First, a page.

Skip to main content

Revisiting the hypothesis of syndromic frailty: a cross-sectional study of the structural validity of the frailty phenotype

Abstract

Background

Fried’s Phenotype Model of Frailty (PMF) postulates that frailty is a syndrome. Features of a syndrome are a heterogeneous population that can be split into at least two classes, those presenting and those not presenting the syndrome. Syndromes are characterized by a specific mixture of signs and symptoms which increase in prevalence, from less to more severe classes. So far, the null hypothesis of homogeneity – signs and symptoms of frailty cannot identify at least two classes – has been tested using Latent Class Analysis (LCA) on the five dichotomized components of PMF (unintentional weight loss, exhaustion, weakness, slowness, and low physical activity). The aim of this study is to investigate further the construct validity of frailty as a syndrome using the extension offered by Factor Mixture Models (FMM).

Methods

LCA on dichotomized scores and FMM on continuous scores were conducted to test homogeneity on the five PMF components in a sample of 1643 community-dwelling older adults living in Québec, Canada (FRéLE).

Results

With dichotomized LCA, three frailty classes were found: robust, prefrail and frail, and the hypothesis of homogeneity was rejected. However, in FMM, frailty was better represented as a continuous variable than as latent heterogeneous classes. Thus, the PMF measurement model of frailty did not meet the features of a syndrome in this study.

Conclusion

Using the FRéLE cohort, the PMF measurement model validity is questioned. Valid measurement of a syndrome depends on an understanding of its etiological factors and pathophysiological processes, and on a modelling of how the measured components are linked to these processes. Without these features, assessing frailty in a clinical setting may not improve patient health. Research on frailty should address these issues before promoting its use in clinical settings.

Peer Review reports

Background

The Fried Phenotype Model of Frailty (PMF) [1, 2] is characterized by cumulative decline across multiple physiologic systems resulting in decreased reserve and resistance to stressors, leading to increased risk for adverse outcome [2]. Five components are used as an index in the 5c-PMF measurement model (5c-PMF refers herein to the measurement model of the PMF): unintentional weight loss, exhaustion, weakness, slowness, and low physical activity. Based on the number of components, individuals are categorized as robust (no component), prefrail (1–2 components), or frail (≥ 3 components) [2]. The PMF 3-class model hypothesizes [2, 3] that individuals are homogeneous within each frailty class, but heterogeneous between classes.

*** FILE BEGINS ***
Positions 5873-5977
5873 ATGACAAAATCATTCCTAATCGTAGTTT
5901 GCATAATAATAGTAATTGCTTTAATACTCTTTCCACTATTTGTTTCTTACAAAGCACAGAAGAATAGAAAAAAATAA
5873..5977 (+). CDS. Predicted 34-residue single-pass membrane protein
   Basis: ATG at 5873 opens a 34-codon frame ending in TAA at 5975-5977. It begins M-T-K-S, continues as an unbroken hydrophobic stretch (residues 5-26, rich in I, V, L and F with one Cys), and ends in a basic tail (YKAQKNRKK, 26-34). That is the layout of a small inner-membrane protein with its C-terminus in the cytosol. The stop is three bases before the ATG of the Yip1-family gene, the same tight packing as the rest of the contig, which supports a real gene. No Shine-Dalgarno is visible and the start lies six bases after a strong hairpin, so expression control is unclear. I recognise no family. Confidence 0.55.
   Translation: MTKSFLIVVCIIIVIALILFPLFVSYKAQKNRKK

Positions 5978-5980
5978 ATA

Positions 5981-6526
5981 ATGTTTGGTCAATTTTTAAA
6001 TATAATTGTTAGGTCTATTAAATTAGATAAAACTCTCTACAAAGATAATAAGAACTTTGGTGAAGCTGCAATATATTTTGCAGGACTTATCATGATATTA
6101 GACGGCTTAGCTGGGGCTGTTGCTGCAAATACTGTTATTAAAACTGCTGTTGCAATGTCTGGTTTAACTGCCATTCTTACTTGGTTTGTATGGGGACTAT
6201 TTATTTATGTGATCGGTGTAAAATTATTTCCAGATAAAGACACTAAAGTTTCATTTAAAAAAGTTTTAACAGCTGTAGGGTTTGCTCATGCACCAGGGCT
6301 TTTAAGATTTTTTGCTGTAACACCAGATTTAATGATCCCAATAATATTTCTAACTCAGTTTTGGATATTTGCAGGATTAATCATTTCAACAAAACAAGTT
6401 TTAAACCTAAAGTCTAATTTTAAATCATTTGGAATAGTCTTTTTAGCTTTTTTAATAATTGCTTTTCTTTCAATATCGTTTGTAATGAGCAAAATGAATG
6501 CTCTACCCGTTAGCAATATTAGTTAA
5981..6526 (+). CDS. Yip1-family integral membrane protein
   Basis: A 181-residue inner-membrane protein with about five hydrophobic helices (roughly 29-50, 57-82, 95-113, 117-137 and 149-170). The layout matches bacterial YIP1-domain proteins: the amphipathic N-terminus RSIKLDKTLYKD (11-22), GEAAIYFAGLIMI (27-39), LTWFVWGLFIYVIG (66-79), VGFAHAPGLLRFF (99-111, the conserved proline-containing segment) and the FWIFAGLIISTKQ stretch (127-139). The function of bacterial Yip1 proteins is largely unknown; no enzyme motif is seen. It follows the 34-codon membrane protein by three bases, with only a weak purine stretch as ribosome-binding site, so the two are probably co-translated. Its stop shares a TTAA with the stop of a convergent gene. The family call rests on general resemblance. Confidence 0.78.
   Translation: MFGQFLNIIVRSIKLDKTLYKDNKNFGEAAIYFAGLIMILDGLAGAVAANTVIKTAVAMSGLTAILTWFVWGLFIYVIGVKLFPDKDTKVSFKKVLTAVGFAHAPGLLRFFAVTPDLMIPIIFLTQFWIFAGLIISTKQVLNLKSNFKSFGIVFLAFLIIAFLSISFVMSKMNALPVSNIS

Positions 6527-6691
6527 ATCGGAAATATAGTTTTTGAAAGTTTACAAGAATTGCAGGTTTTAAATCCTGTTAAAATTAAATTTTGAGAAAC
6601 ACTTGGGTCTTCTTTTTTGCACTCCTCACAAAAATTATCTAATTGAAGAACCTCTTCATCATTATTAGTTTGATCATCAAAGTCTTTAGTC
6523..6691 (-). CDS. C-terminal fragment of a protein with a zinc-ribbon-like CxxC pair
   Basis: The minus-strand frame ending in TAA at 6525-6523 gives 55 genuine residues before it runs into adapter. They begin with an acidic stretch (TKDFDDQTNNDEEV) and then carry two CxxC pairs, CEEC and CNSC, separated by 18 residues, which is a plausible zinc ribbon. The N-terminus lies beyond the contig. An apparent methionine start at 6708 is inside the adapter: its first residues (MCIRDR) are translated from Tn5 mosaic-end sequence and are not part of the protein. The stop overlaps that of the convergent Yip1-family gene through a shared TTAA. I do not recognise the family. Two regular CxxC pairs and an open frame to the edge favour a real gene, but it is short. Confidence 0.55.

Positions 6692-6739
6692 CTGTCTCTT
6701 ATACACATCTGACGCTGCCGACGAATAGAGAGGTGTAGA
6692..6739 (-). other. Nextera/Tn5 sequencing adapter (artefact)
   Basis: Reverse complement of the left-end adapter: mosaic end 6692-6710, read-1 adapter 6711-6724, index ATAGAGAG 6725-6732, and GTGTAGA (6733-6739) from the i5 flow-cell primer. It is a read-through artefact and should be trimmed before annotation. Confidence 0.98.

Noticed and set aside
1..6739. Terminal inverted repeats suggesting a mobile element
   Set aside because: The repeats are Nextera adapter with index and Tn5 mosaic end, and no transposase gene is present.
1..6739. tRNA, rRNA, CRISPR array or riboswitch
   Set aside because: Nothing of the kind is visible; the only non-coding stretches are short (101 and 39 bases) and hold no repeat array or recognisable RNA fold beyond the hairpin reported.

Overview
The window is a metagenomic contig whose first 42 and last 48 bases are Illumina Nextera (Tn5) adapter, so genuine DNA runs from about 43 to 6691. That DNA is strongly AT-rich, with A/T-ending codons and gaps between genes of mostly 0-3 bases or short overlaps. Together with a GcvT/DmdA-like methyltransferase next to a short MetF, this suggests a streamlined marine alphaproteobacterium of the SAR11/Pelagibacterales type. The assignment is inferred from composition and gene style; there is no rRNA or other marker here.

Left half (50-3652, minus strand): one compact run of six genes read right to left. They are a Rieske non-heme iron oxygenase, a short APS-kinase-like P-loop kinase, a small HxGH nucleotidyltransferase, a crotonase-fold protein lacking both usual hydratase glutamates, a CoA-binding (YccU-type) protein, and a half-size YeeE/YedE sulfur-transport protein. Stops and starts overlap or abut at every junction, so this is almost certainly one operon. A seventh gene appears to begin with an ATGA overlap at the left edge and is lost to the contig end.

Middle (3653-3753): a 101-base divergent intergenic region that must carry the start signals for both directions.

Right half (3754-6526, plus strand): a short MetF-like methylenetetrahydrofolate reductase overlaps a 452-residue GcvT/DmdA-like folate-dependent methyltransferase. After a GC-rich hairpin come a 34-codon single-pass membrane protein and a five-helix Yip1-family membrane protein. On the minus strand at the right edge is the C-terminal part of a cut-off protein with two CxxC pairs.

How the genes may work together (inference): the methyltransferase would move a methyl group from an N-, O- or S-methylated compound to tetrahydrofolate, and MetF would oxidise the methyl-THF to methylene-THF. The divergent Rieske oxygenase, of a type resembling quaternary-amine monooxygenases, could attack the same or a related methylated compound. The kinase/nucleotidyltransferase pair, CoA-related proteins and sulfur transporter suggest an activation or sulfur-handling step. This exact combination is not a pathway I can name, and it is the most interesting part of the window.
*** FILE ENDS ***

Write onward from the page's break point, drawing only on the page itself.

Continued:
The 5c-PMF measurement model, based on a model of the cycle of frailty from which syndrome components were identified, is one of the most widely used instruments in clinical practice [4] and can be considered foundational in the biological approach to frailty. Structural validity of the 5c-PMF was studied, and hypotheses and statistical procedures suggested. Compared to many frailty instruments, the PMF has been extensively validated. Most instruments measuring frailty were validated only as risk assessment tools [4,5,6].

In the PMF, frailty is conceptualized as a medical syndrome [2, 3, 7] which is a set of interwoven components [8] presenting two defining features. First, a syndrome is a manifestation of a phenotype. A population is hypothesized to be heterogeneous with at least one class of individuals presenting a significant number or all of its components, and at least one class that does not. Second, if frailty is a syndrome, frailty components are expected to aggregate within classes of a Latent Class Analysis (LCA) according to a similar gradient [3]. That is, the prevalence of frailty components are expected to increase progressively from robust to frail classes. If they co-occur, that is, if subsets of criteria occur preferentially in some of the classes only, then frailty is the result of distinct biological processes, rather than the expression of a single phenotype. Different syndromes may share subsets of components, but are differentiated from each other by a specific grouping of components.

These two features have been tested using LCA in several studies [3, 9,10,11]; all rejected the null hypothesis of K = 1-class model (homogeneity) and concluded that the 3-class heterogeneity model was the best-fitting model. However, in some of these studies, the 3-class and the 2-class models did not differ statistically using the Bayesian Information Criterion (BIC) and the chi-square goodness of fit test. Lohman et al. [11] rejected the 2-class model based on the Lo-Mendell-Rubin test. In addition, Liu et al. [10] could not reject the 4-class model.

Previous studies investigated frailty classes based on a K = 1 null hypothesis. However, rejecting K = 1-class models is different than accepting K > 1-class models. The hypothesis of similar manifestations of components among frailty classes can be tested by comparing a K > 1-categorical approximation of a continuous process for frailty (homogeneity) against the hypothesis of a “true K > 1-class” model (heterogeneity). In the former case, the classes are no more than recoding of a continuous variable over K homogeneous categories – classification parameters are equal across classes [12]. None of the previous studies tested this null hypothesis.